Best thing I can see doing is to rattle the phones and cages of the Bloomberg office. Go there, if you can. Get a group together and protest on-site. Fax him and call him a son-of-a-bitch, or whatever. A Bloomturd.

Mayor Michael R. Bloomberg
City Hall
New York, NY 10007
PHONE 311 (or 212-NEW-YORK outside NYC)

FAX (212) 788-8123


Let 'em know what you think. They're your elected servants, and you are, after all, a vigilant citizenry, right?

John Lucid - Should everyone in New York City take a picture of themselves giving the finger, with a nice scenic NYC background behind them, and mail them to the mayor's office? Yes, I think so.

There is sort of a precedent at, home of the official Hummer H2 salute.

Then there was another very NYC sort of protest about those God-damned car alarms: ”honku”.

I suspect this nonsense was hatched in the fevered brains of civic booster, PR types that don’t want any arty, frenchified, film-school lefties shooting the kind of dirt and grime that keeps tourists from Lubbock away.

Anybody read Iain M Bank's "The State of the Art"? When two representative of The Culture first encounter a sign prohibiting photography, their incredulous response is "Can you believe it? They think they own the light!"

Ah... the almighty Invisible Hand of the divine free market gets an assist from teh Bloomberg...

Well, no. Nothing of the sort. No "conservative values" here.

This isn't anything but an irksome and meddling kind of fascism. I guess thay don't have to hate us for our freedoms anymore.

I think the regulation of shooting images of government agents (police) or public spaces and so on are obviously motivated to limit social cohesion. I think potent counter policy is that public awareness i.e. photos, recordings of all kinds, support kinds of polity, i.e. the support of social cohesion specifically defined. The police must be subject to surveillance, the law support everyone equally.

What does shooting photos for thirty minutes mean anyway? They have nothing but an arbitrary rule to advance the concept. Free speech for billionaires?

The invisible hand is actually the real hands of market manipulators. But then you knew that.

Breakfast At Tiffany's anyone?

I'm not from around there, but if this lunacy passes, let's get every indie and amateur filmmaker we can find and ALL shoot a documentary about 1st amendment rights
simultaneously all over the place in Manhattan.

Should everyone in New York City take a picture of themselves giving the finger, with a nice scenic NYC background behind them, and mail them to the mayor's office? Yes, I think so.

The top banner of the Picture New York website displays randomly any photos that have been added to the PictureNY Flickr group.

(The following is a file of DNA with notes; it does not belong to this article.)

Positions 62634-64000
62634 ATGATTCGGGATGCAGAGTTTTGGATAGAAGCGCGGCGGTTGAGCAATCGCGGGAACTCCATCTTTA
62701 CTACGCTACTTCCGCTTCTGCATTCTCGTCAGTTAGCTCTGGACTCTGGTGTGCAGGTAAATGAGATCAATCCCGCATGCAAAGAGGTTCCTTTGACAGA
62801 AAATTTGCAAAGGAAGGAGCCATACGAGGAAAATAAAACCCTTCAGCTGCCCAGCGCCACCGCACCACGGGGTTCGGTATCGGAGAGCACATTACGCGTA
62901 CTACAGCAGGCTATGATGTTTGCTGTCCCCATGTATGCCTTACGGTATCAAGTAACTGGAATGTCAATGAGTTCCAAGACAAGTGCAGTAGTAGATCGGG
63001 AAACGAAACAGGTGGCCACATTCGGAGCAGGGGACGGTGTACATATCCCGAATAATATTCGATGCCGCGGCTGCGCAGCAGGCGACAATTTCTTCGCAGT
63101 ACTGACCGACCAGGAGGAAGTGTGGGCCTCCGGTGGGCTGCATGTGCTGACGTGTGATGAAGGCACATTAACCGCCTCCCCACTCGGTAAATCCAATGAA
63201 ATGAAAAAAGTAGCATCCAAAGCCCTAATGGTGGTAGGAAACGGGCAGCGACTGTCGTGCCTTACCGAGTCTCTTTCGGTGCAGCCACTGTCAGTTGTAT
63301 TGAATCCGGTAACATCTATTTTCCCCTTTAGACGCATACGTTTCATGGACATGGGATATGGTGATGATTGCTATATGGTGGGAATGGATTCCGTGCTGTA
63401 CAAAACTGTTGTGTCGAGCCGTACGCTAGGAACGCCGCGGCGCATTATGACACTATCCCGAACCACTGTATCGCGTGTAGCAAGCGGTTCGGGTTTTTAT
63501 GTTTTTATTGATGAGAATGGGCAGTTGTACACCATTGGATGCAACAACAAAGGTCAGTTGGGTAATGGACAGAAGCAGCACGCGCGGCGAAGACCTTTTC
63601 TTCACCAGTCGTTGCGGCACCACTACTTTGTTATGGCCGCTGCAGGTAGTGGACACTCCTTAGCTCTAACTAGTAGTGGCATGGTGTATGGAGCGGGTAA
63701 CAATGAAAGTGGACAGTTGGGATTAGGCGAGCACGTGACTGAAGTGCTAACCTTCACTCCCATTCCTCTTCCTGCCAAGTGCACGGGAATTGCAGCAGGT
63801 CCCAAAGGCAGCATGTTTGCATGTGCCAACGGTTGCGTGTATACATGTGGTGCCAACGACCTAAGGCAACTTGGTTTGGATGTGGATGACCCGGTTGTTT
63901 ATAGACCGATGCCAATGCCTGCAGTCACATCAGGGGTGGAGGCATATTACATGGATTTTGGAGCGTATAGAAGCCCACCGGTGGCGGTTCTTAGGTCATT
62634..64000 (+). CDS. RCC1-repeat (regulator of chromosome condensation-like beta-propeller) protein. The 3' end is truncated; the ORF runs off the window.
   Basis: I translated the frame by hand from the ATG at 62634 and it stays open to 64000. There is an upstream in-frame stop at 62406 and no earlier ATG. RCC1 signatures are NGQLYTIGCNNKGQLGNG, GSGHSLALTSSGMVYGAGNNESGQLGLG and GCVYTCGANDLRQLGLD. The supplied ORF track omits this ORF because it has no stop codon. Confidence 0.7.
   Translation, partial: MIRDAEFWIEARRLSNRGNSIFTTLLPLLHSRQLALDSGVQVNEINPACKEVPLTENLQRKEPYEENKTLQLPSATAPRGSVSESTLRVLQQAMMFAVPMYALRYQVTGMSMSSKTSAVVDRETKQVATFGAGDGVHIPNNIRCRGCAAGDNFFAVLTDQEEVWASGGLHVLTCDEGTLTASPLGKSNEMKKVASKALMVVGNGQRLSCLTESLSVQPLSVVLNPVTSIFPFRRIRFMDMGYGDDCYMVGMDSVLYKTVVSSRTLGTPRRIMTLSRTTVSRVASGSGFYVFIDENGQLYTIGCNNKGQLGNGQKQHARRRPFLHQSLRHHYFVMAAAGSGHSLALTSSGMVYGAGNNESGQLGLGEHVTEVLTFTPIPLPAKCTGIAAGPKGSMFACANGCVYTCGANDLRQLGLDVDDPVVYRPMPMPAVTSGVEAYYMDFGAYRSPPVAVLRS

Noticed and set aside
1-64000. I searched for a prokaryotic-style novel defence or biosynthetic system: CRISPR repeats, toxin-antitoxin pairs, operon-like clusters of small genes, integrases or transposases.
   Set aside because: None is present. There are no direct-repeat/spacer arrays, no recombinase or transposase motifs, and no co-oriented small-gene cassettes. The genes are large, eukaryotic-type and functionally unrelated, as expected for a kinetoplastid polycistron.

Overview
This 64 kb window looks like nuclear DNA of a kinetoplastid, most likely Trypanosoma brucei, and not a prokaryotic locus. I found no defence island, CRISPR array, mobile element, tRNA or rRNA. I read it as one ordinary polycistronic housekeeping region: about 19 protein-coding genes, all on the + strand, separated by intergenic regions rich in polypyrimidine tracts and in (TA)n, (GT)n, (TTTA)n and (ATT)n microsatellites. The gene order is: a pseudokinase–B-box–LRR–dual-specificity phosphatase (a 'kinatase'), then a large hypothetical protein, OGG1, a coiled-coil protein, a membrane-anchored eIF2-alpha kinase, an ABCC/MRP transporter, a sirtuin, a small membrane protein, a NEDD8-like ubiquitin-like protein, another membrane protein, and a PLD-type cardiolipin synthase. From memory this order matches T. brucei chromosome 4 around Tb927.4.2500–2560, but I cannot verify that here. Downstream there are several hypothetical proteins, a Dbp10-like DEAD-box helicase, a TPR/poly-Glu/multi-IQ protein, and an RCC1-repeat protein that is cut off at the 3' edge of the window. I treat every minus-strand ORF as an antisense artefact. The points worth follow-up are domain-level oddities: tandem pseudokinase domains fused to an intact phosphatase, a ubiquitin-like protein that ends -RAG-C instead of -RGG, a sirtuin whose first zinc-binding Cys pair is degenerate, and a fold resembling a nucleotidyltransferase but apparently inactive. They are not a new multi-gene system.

Folks can also visit the site to send comments to the Mayor's Office of Film and to the City Council Committee that oversees them. Also to sign the petition.

Lastly, while you're there, check out the Yo! MTV Raps-style video public comment by comedy troupe Olde English.

The press pass exception covers journalists, sure, but it won't cover members of organizations observing protests. Which is probably the whole point.

I somehow doubt they're going to be enforcing this rule against, say, birdwatchers, who often travel in packs and use cameras on tripods, especially when there's a rare bird sighted in an area.

I think you guys are reading way too much into this. The fact that there are specific exemptions made not only for press passes, but for individual photographers (it has to be two or more photographers seems to me to indicate that this is not some sinister attempt to stop people from photographing protests or grime. More likely someone got pissed off at indie film crews, indie modeling shoots, wedding photographers, or something of that ilk blocking the street and the sidewalk. Maybe a local business owner who felt that she was losing business because of the photo shoot camped right in front of her storefront. Maybe someone who was annoyed that they had a hard time just walking from their apartment to the store on the corner. Maybe some commuter who kept running into an indie film crew blocking the road. I dunno. Most likely a bunch of small complaints here and there over time.

That's not to say its not a stupid law, especially with the million dollar liability policy (though that in itself makes me think that maybe there was some incident that prompted this that maybe wasn't a major news story). But to immediately jump to the conclusions here just seems illogical.

It seems clear that this measure is designed discourage small-time filmmakers from shooting in the city.

I wonder if the likes of film schools (i.e. NYU, Columbia U, NYFA) will be exempted?

But yes, given the amount of energy Bloomie has invested in the MOFTT, it's hard not to wonder whether he's trying to make it the Grand Gatekeeper for all filming in NYC, or (as Amanda suggests) the MOFTT are trying to take control of the bureaucracy as part of their monopolizing tendencies?